‘There are two fundamentals in all picture taking – where to stand and when to release the shutter … so photography is very simple.’
(Jay & Hurn, 2001, p.37)
So photography is simply viewpoint and moment… but what about subject? The simplest subject is the moment. You can record the moment with a snapshot, but when you review the photograph later you find you didn’t actually record the moment, you just recorded the ‘event of photography’.
It might take a very long time to simplify the whole world and its infinite framings into a subject that makes sense to you. Robert Adams said, ‘Sooner or later one has to ask of all pictures what kind of life they promote’ (Grundberg, 1999, p.34). For now, though, you should just feel comfortable with your subject. It should say something about you and, in the end, you like it!
The final assignment is an open brief. Take a series of 10 photographs of any subject exploring the theme ‘Photography is Simple’. Each photograph should be a unique view; in other words, it should contain some new information, rather than repeat the information of the previous image.
In your assignment notes explore how you think you’ve answered the brief. This is a chance for a little philosophical reflection. EYV student Tor Burridge:
‘I have reconsidered my stand point that fundamentally photography is simple. When I shoot for the pure enjoyment of it photography does indeed feel simple. But really it is the product of layers of knowledge – on composition, on light, the technicalities of my camera. It is also inevitably influenced by the work of others, the subtle lessons that I have unknowingly committed to memory about angles and viewpoint. So taking into consideration the effects of context, the mind-set of the viewer and also the subtleties of what influences a photographer to make an image in a particular way, I think it can be concluded that photography is simple – until it isn’t.’
Make sure you word process and spellcheck your notes as QWE (the Quality of Written English) is an important part of presentation. Include a ‘Harvard’ bibliography to reference your reading and research for this assignment. The quality of your references and how deeply you’ve responded to them is more important than the quantity.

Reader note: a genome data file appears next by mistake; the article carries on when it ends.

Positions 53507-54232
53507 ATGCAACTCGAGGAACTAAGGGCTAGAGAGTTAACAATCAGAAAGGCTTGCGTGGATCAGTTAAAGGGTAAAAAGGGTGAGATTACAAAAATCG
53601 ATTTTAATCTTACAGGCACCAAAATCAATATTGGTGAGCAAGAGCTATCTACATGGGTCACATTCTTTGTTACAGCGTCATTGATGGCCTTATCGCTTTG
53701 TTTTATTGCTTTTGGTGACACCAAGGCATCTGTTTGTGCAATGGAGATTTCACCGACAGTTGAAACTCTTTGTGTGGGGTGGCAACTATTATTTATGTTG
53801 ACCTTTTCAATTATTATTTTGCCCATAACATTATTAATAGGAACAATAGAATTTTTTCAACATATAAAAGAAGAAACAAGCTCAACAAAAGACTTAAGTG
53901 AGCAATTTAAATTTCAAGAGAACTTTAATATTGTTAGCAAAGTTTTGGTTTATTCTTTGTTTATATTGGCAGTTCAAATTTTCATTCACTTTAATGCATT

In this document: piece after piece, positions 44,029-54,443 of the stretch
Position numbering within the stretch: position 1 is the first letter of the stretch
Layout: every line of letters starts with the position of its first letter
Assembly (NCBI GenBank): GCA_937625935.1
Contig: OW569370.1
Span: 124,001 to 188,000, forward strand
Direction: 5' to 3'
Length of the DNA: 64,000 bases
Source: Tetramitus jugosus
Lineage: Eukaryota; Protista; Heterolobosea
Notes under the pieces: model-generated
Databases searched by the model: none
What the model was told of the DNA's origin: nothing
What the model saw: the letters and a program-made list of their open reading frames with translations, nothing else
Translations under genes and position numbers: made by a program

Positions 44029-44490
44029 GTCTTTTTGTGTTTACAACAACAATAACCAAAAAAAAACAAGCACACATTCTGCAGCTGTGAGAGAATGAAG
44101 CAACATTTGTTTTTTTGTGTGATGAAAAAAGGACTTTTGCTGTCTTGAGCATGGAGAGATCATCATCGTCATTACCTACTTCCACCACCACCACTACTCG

You may like to request a video tutorial for this assignment. As well as the opportunity to discuss the development and/or resolution of the assignment work, your tutor will be able to answer any questions you may have on assessment and progression to the next unit.
In 1886 George Eastman released a new camera (Eastman Kodak Camera) and an iconic advertising slogan ‘You press the button and we do the rest’. His business model was based on the idea that photography had the potential to go mass market if the process, of both taking and developing the film, was simplified. The claim ‘to do the rest’ took care of developing the film (and buying a new one) as both a new roll and the prints and negatives were sent back to the customer. The service was a huge success and Kodak became an iconic brand that spearheaded many of photography’s innovations for decades to come.
The ubiquitous notion that photography was simply about pressing the button has persisted throughout the history of photographic marketing and concepts-Polaroid was based on the same idea only this time speeding up the development of photographs and providing instant gratification. Mobile phone manufacturers soon included a camera on their phones and compete with eachother based on the quality of the phones with each model release. The combination of integrating a camera into a mobile phone gives people the means to broadcast their images to platforms like Instagram, Twitter, Flickr etc, sharing what they had for lunch to exposing police brutality or political strife-all with the click of a button.